Appeal from the Circuit Court of Sangamon County; the Hon.
Simon L. Friedman, Judge, presiding.
PRESIDING JUSTICE MILLS DELIVERED THE OPINION OF THE COURT:
Certification by the Illinois EPA sought.
Circuit court held it had no jurisdiction.
A complaint was filed against the Illinois Environmental Protection Agency seeking a declaratory judgment, injunctive relief, and writ of certiorari. The suit challenged the Illinois Environmental Protection Agency's (IEPA) denial of Federal Clear Water Act, section 401, certification pertaining to plaintiff's proposed barge fleeting facility. IEPA then filed a motion to dismiss based on lack of subject-matter jurisdiction and was joined in the motion by intervenor. The motion to dismiss was granted by the circuit court and this appeal follows.
On March 20, 1981, National Marine Service Incorporated applied to the United States Army Corps of Engineers for a dredge and fill permit pursuant to section 404 of the Federal Water Pollution Control Act amendments of 1972 (33 U.S.C. § 1344 (Supp. I 1977)). Plaintiff sought this permit in order to construct a barge fleeting facility on Chouteau Island in the Mississippi River. As part of the permit process, the plaintiff also applied for certification from the IEPA. The IEPA denied certification on April 28, 1982, and on October 20, 1982, plaintiff filed a complaint for declaratory judgment, injunctive relief, and writ of certiorari in the circuit court alleging that the IEPA had misinterpreted Federal law and had misapplied State law in denying certification. On January 4, 1983, the IEPA filed a motion to dismiss, alleging that the circuit court lacked subject matter jurisdiction. Then on February 17, 1983, Illinois-American Water Company filed a petition to intervene. The motion was allowed and intervenor joined in the motion to dismiss for lack of subject matter jurisdiction.
On March 8, 1983, the trial court issued a memorandum opinion allowing the motion to dismiss, stating:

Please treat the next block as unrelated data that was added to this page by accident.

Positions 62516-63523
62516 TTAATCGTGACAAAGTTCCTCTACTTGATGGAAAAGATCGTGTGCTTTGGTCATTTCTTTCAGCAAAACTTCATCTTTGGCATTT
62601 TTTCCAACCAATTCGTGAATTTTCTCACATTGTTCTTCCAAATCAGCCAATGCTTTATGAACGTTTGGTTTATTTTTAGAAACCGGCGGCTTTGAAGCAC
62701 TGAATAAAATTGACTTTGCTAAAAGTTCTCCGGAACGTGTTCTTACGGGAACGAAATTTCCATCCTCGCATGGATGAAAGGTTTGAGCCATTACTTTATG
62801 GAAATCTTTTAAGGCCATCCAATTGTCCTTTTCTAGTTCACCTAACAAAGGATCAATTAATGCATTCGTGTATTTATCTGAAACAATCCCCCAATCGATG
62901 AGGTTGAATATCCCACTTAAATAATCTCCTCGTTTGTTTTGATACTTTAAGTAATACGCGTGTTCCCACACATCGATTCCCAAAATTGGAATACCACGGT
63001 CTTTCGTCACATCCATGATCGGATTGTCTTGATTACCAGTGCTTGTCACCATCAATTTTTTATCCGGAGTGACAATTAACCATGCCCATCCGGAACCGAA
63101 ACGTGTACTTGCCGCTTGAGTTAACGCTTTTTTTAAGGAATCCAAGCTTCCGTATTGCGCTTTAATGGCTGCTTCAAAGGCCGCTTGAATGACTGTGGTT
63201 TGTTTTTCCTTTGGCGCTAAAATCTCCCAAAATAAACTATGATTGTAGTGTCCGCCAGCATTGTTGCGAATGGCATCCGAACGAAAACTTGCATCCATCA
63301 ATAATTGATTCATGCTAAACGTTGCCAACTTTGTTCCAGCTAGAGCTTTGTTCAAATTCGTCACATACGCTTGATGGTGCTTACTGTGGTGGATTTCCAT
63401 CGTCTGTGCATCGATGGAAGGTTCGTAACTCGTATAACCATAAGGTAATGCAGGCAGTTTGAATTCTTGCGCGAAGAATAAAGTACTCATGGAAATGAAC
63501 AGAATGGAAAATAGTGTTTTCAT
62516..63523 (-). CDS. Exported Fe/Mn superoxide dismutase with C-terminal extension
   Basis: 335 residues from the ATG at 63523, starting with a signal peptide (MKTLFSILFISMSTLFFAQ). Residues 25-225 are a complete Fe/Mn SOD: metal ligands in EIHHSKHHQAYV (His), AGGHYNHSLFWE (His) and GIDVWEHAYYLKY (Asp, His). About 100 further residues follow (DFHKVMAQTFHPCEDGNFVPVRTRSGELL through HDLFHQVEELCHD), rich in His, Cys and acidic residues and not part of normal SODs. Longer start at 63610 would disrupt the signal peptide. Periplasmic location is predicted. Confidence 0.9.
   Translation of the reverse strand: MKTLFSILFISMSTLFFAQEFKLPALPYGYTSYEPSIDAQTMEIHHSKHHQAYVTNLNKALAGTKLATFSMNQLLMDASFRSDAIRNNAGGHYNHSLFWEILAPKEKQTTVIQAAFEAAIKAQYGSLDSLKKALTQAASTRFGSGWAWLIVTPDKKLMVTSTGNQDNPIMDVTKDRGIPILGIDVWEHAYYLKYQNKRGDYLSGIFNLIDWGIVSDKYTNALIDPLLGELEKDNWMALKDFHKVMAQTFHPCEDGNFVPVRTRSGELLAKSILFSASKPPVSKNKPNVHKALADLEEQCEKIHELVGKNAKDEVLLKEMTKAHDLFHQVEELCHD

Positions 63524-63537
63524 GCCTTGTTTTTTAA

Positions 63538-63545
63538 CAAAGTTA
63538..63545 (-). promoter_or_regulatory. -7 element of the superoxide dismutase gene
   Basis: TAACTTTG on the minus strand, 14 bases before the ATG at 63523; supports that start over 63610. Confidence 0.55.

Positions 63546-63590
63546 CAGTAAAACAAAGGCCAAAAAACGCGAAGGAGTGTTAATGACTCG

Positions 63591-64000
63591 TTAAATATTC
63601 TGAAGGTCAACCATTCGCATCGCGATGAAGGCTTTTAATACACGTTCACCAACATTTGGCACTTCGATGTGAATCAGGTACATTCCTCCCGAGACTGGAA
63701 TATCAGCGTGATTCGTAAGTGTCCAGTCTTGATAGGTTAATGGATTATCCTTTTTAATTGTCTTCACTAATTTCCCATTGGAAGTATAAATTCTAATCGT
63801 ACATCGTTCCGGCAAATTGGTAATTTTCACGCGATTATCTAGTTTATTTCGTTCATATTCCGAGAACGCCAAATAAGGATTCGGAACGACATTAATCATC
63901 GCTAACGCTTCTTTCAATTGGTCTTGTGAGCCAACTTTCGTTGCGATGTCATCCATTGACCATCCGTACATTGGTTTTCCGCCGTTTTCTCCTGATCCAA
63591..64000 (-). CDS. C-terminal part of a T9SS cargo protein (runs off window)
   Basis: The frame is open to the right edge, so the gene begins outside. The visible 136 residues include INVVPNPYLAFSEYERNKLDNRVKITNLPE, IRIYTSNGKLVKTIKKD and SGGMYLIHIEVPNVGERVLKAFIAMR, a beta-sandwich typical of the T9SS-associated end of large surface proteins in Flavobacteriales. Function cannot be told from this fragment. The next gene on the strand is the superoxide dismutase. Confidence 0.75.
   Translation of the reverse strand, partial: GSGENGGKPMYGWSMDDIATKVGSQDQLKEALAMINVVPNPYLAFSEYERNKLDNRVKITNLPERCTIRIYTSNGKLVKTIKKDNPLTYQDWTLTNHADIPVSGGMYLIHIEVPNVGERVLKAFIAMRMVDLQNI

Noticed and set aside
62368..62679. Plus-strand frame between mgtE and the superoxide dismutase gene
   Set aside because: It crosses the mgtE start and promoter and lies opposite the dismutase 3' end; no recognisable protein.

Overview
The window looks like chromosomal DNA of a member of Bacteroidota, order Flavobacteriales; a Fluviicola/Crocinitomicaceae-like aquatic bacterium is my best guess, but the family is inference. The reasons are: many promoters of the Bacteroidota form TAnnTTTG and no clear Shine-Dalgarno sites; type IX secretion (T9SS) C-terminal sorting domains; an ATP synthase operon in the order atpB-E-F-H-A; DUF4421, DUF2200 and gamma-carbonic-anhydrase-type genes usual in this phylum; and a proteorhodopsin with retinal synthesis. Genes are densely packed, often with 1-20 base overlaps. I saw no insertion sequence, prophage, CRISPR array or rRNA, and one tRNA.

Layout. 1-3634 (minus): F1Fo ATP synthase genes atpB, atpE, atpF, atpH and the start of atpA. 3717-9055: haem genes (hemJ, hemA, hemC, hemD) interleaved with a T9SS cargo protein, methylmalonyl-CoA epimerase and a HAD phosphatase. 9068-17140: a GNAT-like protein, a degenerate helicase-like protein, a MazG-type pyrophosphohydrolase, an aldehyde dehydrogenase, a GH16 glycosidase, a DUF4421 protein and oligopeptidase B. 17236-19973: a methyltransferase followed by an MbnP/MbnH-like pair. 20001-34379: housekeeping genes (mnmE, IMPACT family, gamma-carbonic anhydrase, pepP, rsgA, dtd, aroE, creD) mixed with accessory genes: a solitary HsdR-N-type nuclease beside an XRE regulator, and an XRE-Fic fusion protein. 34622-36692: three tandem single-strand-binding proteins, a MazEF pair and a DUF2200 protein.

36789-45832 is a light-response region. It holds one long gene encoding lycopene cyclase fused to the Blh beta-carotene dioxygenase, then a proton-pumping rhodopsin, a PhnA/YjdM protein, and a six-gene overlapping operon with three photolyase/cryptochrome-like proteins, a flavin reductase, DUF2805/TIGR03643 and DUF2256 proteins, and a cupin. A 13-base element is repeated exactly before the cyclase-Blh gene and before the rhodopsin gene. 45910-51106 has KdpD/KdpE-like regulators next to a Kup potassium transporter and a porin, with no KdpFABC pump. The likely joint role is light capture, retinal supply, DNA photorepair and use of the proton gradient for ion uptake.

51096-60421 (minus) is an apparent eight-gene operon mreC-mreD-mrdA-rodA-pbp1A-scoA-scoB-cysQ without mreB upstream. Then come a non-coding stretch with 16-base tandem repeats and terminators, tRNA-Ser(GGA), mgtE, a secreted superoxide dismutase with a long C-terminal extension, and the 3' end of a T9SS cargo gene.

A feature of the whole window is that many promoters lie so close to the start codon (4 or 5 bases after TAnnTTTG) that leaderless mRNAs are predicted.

"The court finds that review of decisions by the Illinois Environmental Protection Agency taken under section 4(m) of the Illinois Environmental Protection Act (Ill. Rev. Stat. 1981, ch. 111 1/2, par. 1004(m)), to determine whether or not to certify compliance with the provisions of the Federal Clean Water Act, (33 U.S.C. § 1251, et seq.), are reviewable under the Illinois Administrative Review Act, (Ill. Rev. Stat. 1981, ch. 110, pars. 3-101, et seq.), and that such decisions to certify vel non must be reviewed according to the procedure set forth therein as modified by and in accordance with Sec. 41 of the Illinois Environmental Protection Act (Ill. Rev. Stat. 1981, ch. 111 1/2, par. 41), and that this court is without jurisdiction of the instant cause."
This appeal challenges that judgment.
Seldom does a term of court pass but that we are called upon to supply a missing rafter, joist, or east wall of the house of IEPA. The blueprints for the repair here are found among several State and Federal statutes which we will now discuss.
Section 404 of the Federal Clean Water Act (33 U.S.C. § 1344 (Supp. I 1977)) (FCWA) requires that prior to discharging dredge or fill material into navigable waters, companies must procure a dredge and fill permit from the United States Army Corps of Engineers. Section 401 of the FCWA (33 U.S.C. § 1341 (Supp. I 1977)) (section 401 certification) provides that no permit may be issued by the Corps unless the State where the construction is to take place first certifies that any discharge which may emit from the site is within tolerances set by various sections of the FCWA and any other appropriate requirements of State law. Section 4(m) of the Environmental Protection Act (Ill. Rev. Stat. 1981, ch. 111 1/2, par. 1004(m)) (Act) designates the IEPA as the water pollution agency for all purposes of the FCWA. It also empowers the IEPA to take all appropriate actions to properly integrate State and Federal efforts at pollution control. Section 41 of the Act (Ill. Rev. Stat. 1981, ch. 111 1/2, par. 1041) adopts the provisions of the Administration Review Law as controlling judicial review:
"Any party to a Board hearing, any person who filed a complaint on which a hearing was denied, any person who has been denied a variance or permit under this Act, and any party adversely affected by a final order or determination of the Board may obtain judicial review, by filing a petition for review within thirty-five days after entry of the order or other final action complained of, pursuant to the provisions of the `Administrative Review Act,' approved May 8, 1945, as amended and the rules adopted pursuant thereto, except that review shall be afforded directly in the Appellate Court for the District in which the cause of action arose and not in the ...